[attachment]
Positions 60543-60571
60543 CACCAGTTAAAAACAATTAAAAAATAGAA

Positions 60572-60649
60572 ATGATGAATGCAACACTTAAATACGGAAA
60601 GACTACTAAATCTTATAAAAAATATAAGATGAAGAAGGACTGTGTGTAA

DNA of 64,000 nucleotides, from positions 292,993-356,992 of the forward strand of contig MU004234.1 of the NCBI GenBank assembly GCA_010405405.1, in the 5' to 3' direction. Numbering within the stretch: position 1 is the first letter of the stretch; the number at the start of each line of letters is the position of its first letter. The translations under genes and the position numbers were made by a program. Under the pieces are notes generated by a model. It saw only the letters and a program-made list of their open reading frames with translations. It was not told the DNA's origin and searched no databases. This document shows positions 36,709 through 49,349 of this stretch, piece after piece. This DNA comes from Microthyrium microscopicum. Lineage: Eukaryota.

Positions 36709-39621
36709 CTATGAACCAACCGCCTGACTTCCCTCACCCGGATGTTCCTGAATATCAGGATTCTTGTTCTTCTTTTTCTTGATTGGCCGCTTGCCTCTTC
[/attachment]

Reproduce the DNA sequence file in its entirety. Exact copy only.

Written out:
Positions 60543-60571
60543 CACCAGTTAAAAACAATTAAAAAATAGAA

Positions 60572-60649
60572 ATGATGAATGCAACACTTAAATACGGAAA
60601 GACTACTAAATCTTATAAAAAATATAAGATGAAGAAGGACTGTGTGTAA

DNA of 64,000 nucleotides, from positions 292,993-356,992 of the forward strand of contig MU004234.1 of the NCBI GenBank assembly GCA_010405405.1, in the 5' to 3' direction. Numbering within the stretch: position 1 is the first letter of the stretch; the number at the start of each line of letters is the position of its first letter. The translations under genes and the position numbers were made by a program. Under the pieces are notes generated by a model. It saw only the letters and a program-made list of their open reading frames with translations. It was not told the DNA's origin and searched no databases. This document shows positions 36,709 through 49,349 of this stretch, piece after piece. This DNA comes from Microthyrium microscopicum. Lineage: Eukaryota.

Positions 36709-39621
36709 CTATGAACCAACCGCCTGACTTCCCTCACCCGGATGTTCCTGAATATCAGGATTCTTGTTCTTCTTTTTCTTGATTGGCCGCTTGCCTCTTC